Understanding What Is Expedient?(1)

Jim Miller

Gray, Maine


συμφ?ρω; 1 aorist participle συνεν?γκαντες (Acts 19:19); from (Homer (in middle)), Aeschylus, Herodotus down; to bear or bring together (Latinconfero), i. e.

1. with a reference to the object, to bring together: τ?, Acts 19:19.

  1. with a reference to the subject, "to bear together or at the same time; to carry with others; to collect or contribute in order to help, hence, to help, be profitable, be expedient"

Now for those of you like me a simpler definition to clear things up….. An expediency, within the framework of Scripture, is the way, means or method of doing that required by law and within the law. It is styled an expediency because it facilitates or expedites the accomplishment of a given task or the performance of a divine commandment.

An example of this would be: Mar 16:15 And he said unto them, Go ye into all the world, and preach the gospel to every creature. We are told to “GO” but not how to “GO”. So and expedient of this command would be walking, riding a horse, a bicycle, a car etc. These things expedite going and preaching.

For something to be expedient however it must be Lawful. If a thing does not fall within the bounds of what God has authorized, then we have no right to practice it. If there is no inference, command or example, found in the Bible to justify a practice, it can not be done. Paul explains it this way 1Co 6:12 All things are lawful unto me, but all things are not expedient: all things are lawful for me, but I will not be brought under the power of any.


There are two categories for Biblical authority:

One is general and the other is specific. We should be familiar with both. They are easily distinguished from one another. As an example, Lets say you a Dad/Father tells his son to pick up a few groceries on his way home from school. This would be a general command. The son stops at the store and buys ice cream, candy, cookies, steak and potato's. He has then obeyed the command because all these things fall under the scope of groceries.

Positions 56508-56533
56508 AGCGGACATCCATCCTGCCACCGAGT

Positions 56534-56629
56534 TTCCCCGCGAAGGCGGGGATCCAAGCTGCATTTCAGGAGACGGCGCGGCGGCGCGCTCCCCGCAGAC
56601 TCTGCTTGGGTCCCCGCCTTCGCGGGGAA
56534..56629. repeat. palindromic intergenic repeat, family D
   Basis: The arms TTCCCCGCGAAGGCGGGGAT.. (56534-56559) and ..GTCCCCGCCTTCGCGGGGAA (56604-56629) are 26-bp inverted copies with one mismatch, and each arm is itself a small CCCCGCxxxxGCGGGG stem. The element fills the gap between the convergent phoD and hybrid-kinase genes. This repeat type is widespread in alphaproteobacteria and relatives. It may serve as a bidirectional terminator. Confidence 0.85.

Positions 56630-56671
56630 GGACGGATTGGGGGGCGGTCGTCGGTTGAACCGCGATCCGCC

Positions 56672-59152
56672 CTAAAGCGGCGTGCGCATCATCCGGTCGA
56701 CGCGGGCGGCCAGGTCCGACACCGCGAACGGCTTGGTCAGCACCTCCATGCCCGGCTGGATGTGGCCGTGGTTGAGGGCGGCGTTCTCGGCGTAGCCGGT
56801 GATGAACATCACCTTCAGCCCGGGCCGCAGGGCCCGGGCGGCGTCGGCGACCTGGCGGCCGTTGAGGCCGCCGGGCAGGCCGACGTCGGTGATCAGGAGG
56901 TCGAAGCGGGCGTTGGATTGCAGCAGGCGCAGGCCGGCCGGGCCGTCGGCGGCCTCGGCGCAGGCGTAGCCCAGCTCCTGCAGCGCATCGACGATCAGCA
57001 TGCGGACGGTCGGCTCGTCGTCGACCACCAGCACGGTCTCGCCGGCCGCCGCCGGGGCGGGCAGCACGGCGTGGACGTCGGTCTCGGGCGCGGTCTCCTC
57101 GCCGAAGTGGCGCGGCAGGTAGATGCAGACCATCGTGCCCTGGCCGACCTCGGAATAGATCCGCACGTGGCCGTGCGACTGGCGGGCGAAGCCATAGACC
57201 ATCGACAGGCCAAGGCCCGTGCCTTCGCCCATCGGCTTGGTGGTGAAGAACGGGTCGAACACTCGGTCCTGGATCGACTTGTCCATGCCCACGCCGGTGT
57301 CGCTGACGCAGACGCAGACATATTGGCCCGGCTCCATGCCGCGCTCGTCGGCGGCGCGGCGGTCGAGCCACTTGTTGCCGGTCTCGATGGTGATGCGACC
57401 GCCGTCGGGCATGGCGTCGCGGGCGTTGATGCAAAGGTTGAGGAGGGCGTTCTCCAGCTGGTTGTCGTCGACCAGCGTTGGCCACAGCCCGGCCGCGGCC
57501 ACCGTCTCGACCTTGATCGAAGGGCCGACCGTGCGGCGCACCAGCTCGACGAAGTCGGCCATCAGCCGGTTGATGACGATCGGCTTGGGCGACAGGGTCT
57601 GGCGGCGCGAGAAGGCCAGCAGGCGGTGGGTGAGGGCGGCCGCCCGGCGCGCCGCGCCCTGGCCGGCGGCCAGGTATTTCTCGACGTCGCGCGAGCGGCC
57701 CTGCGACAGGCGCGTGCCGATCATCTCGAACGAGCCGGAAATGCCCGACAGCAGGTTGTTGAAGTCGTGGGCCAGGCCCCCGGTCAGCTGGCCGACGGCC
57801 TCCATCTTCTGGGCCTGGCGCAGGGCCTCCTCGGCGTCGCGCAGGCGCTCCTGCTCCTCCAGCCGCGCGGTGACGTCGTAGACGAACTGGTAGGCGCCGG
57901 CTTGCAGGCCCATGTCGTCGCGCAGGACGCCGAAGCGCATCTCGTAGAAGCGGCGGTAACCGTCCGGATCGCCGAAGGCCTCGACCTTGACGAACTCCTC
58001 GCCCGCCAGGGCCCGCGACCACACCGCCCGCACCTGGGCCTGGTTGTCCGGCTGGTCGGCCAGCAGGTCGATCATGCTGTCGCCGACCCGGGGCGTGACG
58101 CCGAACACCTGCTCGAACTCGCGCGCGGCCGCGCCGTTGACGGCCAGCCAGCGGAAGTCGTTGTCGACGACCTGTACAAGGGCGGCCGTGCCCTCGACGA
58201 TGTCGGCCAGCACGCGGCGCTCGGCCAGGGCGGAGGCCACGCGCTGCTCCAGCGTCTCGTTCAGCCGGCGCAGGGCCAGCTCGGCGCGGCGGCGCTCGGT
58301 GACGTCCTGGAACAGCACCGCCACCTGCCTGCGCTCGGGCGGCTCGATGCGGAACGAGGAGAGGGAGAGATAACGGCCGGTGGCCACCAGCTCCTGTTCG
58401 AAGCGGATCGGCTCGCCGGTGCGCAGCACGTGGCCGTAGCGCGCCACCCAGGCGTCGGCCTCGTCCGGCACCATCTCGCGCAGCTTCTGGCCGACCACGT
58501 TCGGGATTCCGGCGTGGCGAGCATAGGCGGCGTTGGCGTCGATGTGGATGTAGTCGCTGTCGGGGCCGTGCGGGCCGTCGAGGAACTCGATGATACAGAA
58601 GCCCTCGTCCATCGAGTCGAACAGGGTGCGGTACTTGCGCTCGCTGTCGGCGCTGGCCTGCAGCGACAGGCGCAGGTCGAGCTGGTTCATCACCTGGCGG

Now lets say the son was told to buy bread, milk, steak, beans and potato's, this would be a specific command. So the son comes home with bread, milk, steak, beans and potato's, and also cookies, chips and soda, the son has not faithfully obeyed because he has gone beyond what was commanded. So we can see that general authority includes all that is necessary to the carrying out of a command. Specific authority excludes everything except that which is precisely stated. We can also say that the car, bus, bicycle etc. used to go to the store was an expedient (the means by which to get there. As long as no Law was broken such as the son driving the car and being under age.)

So understanding the two types of authority we can now get to the heart of this article. These rules must be applied to determine Scriptural Authority, without authority from scripture an expedient is unauthorized also. An expedient does not violate any scriptural principle.

To show that an expediency can not be used with out authority let us look at some examples. Let us take the Lords Super for instance, there might be some who would say it is more expedient for them to partake of it on Wednesday instead of Sunday. However, the command is to partake of it on Sunday the first day of the week. Therefore having it on Wednesday is unauthorized and the expedient is void. We must remember true expedients are always within the purview of example, statement, command.


We all know the story of Uzzah in (2 Sam. 6:6). And what happened when the oxen shook the cart upon which the ark was placed. Though it might have been expedient Uzzah discovered his act was not lawful because God had prohibited anyone from touching the ark of the covenant. The real blame belongs to David though because he did not follow Gods instructions as to how the ark was to be moved. Though the cart pulled by oxen may have been an expedient it was not lawful. The law specified that it was to be carried by the Levites.

Expedients never cause others to sin. Sometimes a practice might be lawful, and still not be expedient (1 Cor. 6:12; 10:23). The eating of meats sacrificed to idols was lawful. However, it was a stumbling block to weaker brethren as it led them to violate their conscience.

This is a good place to leave off till next month when we will look closer at this subject. Till then I would urge you to go back over this to be sure you are getting a clear understanding of expedients. Look for part 2 in May.


End Notes: All Scripture quotations are from the King James Version unless otherwise indicated.

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Author: jfm

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